Oil ended the past week down 4.4%, despite a brave rally on Friday that resulted in oil closing the week at just over $71 per barrel. Wednesday marked the brunt of the downward price action, with oil prices closing nearly 5% lower for the day after Libya indicated that it would resume export activities at its Eastern ports, helping allay fears over tight global supplies.
Working against the downward price pressure was news that U.S. stocks of crude oil declined by 12.633 million barrels in the week ended July 6, 2018, following a 1.245 million rise in the previous week. It is the most significant drop in crude inventories since the week ended Sept. 2, 2016. The sharp decline in the level of inventories came as a shock to oil traders and analysts who had forecast a drop of 4.489 million barrels.
Despite the appearance of strong oil demand from the larger-than-expected inventory draw, concerns about a growing trade dispute between China and the U.S. related to a 10% tariff on $200 billion worth of Chinese goods plus an end to oil supply disruptions in Libya took precedence in the market and pushed oil lower for the week.
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Volatile Price Action Next Week
Oil price volatility could pick up next week as supply and demand themes continue to play out in the market. For example, Russia has indicated that OPEC+ could increase oil production by more than 1.0 million barrels per day (mb/d) if required. Russia has long advocated higher oil output in a rising price environment to shore up its funding coffers. Increased production from Russia could put downward pressure on prices.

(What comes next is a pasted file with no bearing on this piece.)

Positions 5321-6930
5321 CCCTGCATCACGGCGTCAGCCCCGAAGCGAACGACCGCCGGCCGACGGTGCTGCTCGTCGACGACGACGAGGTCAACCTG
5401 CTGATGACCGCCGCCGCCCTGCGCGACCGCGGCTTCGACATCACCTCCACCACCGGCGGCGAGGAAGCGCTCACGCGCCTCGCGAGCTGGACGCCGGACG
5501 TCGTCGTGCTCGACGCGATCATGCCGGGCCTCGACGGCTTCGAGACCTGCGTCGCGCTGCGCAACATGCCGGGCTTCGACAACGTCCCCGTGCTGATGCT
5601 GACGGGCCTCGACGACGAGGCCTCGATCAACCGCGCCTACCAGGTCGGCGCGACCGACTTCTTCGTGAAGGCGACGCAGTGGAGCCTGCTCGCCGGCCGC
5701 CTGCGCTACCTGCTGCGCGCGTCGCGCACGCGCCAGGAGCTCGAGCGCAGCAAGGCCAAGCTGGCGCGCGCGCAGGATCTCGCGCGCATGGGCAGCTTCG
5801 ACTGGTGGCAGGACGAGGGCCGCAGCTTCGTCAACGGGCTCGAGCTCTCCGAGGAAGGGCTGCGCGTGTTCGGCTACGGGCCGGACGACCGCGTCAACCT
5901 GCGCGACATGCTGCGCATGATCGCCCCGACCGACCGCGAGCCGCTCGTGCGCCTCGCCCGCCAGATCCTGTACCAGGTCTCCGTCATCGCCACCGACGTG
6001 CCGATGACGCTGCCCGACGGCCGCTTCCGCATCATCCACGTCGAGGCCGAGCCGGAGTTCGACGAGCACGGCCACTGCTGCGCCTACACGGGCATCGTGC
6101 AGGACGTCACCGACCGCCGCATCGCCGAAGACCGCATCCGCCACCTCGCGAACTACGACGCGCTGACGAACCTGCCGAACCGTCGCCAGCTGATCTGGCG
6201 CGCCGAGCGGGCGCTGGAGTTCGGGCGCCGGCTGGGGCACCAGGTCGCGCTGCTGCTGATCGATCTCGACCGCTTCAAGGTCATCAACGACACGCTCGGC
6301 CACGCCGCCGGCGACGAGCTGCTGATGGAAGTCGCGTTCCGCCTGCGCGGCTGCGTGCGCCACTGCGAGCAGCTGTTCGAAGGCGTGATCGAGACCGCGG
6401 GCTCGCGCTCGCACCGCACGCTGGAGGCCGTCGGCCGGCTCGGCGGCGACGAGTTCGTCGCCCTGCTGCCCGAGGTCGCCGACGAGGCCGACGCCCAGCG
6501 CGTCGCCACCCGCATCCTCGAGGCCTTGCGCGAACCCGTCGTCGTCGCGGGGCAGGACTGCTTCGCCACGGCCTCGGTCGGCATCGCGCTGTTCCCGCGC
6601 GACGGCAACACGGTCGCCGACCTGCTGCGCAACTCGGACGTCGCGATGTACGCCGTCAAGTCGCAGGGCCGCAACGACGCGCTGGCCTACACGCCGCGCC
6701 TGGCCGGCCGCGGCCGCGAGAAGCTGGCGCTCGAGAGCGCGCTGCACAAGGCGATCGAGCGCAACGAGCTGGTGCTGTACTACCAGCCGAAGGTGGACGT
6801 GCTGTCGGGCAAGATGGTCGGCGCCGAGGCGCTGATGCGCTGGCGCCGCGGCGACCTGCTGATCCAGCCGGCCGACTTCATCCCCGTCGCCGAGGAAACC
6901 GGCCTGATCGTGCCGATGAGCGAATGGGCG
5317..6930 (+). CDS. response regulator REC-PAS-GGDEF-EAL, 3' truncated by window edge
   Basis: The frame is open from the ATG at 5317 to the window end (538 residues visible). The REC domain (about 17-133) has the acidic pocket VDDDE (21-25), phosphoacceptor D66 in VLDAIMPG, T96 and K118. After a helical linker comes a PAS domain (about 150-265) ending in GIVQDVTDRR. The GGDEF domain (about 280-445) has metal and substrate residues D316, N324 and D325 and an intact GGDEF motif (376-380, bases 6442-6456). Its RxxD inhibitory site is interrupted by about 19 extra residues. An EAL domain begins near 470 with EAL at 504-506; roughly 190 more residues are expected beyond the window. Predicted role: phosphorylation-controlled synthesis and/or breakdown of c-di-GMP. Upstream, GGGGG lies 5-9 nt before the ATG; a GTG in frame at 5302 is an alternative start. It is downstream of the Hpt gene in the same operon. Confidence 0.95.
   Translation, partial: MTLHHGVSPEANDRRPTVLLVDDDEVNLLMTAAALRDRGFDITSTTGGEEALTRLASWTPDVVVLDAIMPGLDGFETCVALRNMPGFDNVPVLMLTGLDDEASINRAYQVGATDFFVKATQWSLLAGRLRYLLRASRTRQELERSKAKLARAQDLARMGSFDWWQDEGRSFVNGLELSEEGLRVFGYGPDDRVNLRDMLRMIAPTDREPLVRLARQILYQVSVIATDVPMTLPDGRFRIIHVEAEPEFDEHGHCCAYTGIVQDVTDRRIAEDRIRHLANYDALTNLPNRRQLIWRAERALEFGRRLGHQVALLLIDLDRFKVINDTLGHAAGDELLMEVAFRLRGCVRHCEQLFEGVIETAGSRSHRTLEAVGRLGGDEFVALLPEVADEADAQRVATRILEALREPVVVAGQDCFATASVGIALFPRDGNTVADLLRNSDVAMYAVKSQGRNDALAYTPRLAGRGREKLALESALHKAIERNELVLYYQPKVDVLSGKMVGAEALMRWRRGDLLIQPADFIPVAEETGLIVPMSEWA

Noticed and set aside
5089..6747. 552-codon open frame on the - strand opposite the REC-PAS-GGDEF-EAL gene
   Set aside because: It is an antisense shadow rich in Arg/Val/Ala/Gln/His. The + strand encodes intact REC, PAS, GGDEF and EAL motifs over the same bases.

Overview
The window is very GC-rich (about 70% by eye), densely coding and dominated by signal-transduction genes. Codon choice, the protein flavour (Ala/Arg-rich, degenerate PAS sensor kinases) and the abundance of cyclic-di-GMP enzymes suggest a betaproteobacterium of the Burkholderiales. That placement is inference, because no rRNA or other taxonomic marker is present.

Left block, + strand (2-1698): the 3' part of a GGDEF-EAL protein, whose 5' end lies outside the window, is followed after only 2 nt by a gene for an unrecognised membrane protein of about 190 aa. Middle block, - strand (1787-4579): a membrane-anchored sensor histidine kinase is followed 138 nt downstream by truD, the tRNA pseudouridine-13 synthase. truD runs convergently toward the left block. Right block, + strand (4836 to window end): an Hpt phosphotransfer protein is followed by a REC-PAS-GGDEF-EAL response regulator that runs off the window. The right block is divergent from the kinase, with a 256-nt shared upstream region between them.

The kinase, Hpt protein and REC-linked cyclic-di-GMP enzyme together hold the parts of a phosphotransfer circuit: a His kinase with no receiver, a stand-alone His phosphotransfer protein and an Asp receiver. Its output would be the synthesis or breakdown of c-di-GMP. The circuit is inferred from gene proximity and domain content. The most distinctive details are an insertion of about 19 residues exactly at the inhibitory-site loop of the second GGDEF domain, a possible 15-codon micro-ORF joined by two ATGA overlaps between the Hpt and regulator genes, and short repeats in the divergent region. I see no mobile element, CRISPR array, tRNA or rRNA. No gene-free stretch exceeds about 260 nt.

Elsewhere, U.S. Secretary of State Mike Pompeo indicated that the U.S. might consider providing waivers to countries that import Iranian oil. The U.S. has given various importers until November to comply with U.S. sanctions on Iranian oil but now seems willing to be flexible on a case-by-case basis. Supply waivers from the U.S. mean that market concerns about a sharp reduction in Iranian-supplied oil could be dismissed, for the time being, also putting downward pressure on prices.
Technical Picture Moves to Neutral
Oil’s drop on Wednesday largely negated the bullish picture that took shape at the end of June. Out of 10 technical indicators on the daily price chart, five now signal an outright sell signal, two are neutral and three remain a buy. Moving averages are evenly split between buy and sell, with short-term indicators now pointing to a sell signal.
Last week’s adverse price action was enough to push oil into an engulfing bearish price pattern on the weekly price chart. It is a significant reversal signal and usually appears after a protracted or swift price move. This pattern is characterized by a large down candle whose price action completely engulfs the previous upward closing candle. The engulfing typically signifies that the uptrend has been hurt and that the bears may be gaining strength.
Near-term price momentum also seems to be working against oil, with the fast line of the moving average convergence divergence (MACD) indicator crossing below the slow line on the daily price chart. The cross is an early indication that the previous upward price momentum is slowing. The signal is typically confirmed when the fast line crosses the zero line on the MACD chart, indicating that momentum has shifted to the downside.
For the time being, oil found some support at the 55-day exponential moving average of $69.06 per barrel and ended the week above the psychological price level of $70.
Disclaimer: Gary Ashton is an oil and gas financial consultant who writes for Investopedia. The observations he makes are his own and are not intended as investment or trading advice. Price chart courtesy StockCharts.com.
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